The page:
Dr. Kelly Starrett is the granddaddy of mobility training and the inventor of Mobility Wod and the newly created, The Ready State. He has written multiple NY Times bestselling books; Becoming A Supple Leopard, Deskbound AND Ready to Run. He is my go to for everything mobility related and the inspiration for my book, The Nimble Warrior.
We sat down on the pod to chat about what keeping our warfighters fighting means in a modern combat environment. We discussed the importance of keeping our warfighters fighting but not from the tactical level but from the holistic approach of looking at the entire soldier from soup to nuts.
Listen to the episode here
Listen to our follow up episode on chronic pain management, here
The truth is, we don’t really give a shit if our warfighters get broken or not. At least from my experience and Kelly brings it up as well that if we truly did care about our warfighters, we’d be treating them like elite athletes. In the Canadian Armed Forces, we have approximately two thousand medical releases every year and 60% of those are releasing due to physical injuries.
So, 1200 otherwise competent soldiers are having their careers ended prematurely due to injury. Now, let’s add some context; obviously some of these are grave injuries that may have occurred in an operational environment and no amount of foam rolling will bring your foot or arm back. But, since Canada’s engagement in a hot war has been over for nearly a decade, we can safely assume that most of these injuries are training and overuse related.
“What we need to do is say…here is the most robust a person we can create, in this moment and we’re going to minimize the degradation of this person during this combat mission. They’re gonna get back and we’re going to help rebuild that system to the best of our ability. Our hypothesis is that we can do better. If we have someone in the Marine Corps not retire on full disability, that’s a win.”
Where To Begin
According to Kelly, the conversation just needs to begin at the unit level on injury and injury prevention or what people in the biz call “prehab”. I can honestly say that we didn’t do shit with respects to prehab. Well, that’s not entirely true, we sexily rotated our hips, tried to pull our shoulders out of our sockets and presented our asses to our platoons before every PT run.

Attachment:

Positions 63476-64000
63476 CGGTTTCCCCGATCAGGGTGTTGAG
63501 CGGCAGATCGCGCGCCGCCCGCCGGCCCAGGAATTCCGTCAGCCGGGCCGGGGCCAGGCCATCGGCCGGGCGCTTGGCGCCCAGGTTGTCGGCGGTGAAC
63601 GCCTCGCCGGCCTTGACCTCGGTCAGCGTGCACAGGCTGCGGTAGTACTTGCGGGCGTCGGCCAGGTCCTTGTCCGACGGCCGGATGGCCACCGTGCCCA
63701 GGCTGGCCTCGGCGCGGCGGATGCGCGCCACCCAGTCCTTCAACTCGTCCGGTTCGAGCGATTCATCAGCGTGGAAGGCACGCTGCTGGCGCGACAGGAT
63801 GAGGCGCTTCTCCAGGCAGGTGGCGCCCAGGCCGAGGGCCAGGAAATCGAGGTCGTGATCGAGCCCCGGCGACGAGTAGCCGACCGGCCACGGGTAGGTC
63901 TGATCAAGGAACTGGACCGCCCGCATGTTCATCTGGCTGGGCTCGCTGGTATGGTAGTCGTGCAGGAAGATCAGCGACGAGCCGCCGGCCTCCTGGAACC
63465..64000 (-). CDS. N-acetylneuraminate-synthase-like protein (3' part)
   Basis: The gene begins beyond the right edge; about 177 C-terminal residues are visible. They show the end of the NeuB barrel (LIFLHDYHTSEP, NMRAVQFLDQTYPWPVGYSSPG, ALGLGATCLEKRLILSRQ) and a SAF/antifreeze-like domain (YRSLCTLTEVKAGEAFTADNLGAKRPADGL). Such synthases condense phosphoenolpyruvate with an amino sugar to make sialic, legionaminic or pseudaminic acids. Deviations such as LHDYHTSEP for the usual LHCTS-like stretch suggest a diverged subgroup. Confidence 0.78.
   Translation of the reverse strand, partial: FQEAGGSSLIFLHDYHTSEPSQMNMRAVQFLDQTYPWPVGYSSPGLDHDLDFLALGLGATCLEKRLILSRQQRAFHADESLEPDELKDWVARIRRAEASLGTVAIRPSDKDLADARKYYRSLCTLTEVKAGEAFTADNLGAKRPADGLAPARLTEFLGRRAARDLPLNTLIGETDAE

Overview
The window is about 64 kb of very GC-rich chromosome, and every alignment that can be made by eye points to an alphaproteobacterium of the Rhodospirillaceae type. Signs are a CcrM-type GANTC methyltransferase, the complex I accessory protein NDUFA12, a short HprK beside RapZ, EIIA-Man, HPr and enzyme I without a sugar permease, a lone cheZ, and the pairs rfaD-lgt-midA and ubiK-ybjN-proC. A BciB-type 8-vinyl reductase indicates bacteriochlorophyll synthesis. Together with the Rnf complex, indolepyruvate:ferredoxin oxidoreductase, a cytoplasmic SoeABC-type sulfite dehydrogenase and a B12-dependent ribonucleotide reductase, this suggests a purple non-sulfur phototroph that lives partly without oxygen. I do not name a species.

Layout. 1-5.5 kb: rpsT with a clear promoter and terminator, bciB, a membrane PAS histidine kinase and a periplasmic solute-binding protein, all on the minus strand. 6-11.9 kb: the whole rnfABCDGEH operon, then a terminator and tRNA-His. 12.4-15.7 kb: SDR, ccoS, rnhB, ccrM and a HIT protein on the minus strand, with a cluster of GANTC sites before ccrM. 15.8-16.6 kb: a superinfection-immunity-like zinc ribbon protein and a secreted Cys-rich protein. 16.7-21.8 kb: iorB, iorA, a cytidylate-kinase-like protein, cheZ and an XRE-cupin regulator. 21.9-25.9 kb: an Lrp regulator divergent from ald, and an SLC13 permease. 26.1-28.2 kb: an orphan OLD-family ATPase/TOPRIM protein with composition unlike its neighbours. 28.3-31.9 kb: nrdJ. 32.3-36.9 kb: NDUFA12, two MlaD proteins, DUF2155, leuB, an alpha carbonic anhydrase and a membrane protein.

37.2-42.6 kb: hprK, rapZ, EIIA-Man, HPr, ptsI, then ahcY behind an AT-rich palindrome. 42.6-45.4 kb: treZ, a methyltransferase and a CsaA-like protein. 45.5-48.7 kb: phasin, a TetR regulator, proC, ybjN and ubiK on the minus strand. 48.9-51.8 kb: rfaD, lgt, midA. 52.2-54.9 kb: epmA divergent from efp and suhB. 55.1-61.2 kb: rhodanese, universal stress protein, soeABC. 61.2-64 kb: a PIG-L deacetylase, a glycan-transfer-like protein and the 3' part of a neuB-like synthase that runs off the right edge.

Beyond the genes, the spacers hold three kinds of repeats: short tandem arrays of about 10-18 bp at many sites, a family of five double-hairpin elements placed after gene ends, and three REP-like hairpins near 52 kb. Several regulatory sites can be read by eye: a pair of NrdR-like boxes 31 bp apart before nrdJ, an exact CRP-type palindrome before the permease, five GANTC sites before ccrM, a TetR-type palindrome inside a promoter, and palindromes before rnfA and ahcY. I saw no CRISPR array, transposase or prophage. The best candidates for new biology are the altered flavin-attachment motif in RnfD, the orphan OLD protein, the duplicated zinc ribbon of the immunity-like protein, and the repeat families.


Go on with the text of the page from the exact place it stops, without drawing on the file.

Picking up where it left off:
Was there a rhyme or reason for it? NO.
This was just plain and simple a case of, “this is what I did in basic and now you will too.”
Was it effective? NOPE.
Did our PT reflect our operational demands? NOT REALLY.
I can say, with confidence, that learning the basics of human movement mechanics and how to address the little tweaks that inevitably arise is the single best place to start the conversations at the unit level. Why? It’s practically free to initiate and all you need is a handful of trained NCOs that can identify basic movement faults and suggest a simple set of corrective exercises to a troop in need.
My blog post “Keeping Our Warfighters Fighting – The Squat” was written to address this very point and make it easily digestible for any level of PT instruction experience. With that said, here are the most salient points to take away from our chat:
- Build in a proper recovery plan for your troops post exercise/training course/operation;
- Address mobility issues before heading on course or deployment;
- Unfuck your sleep;
- Properly educate your staff and troops on the importance nutrition has on performance and longevity.
It doesn’t need to be complicated – Keep It Simple Stupid
If your unit needs a helping hand in reducing injury rates and improving performance, I’m always available for a chat. You can see how this might shake out by checking out one of my training seminars at The Royal Montreal Regiment.
Train Hard, Fight Easy.
Dave is a retired infantry officer and Afghanistan war veteran. He’s the creator of the HRD2KILL training program that was built on the principles that got him from not being able to get out of bed to competing in the Crossfit Open, Spartan Races and the Montreal Gaelic Athletics Association. You can find more mobility based exercises in his new book, “The Nimble Warrior”, now available on Apple Books and Amazon or read his new HRD2KILL Blog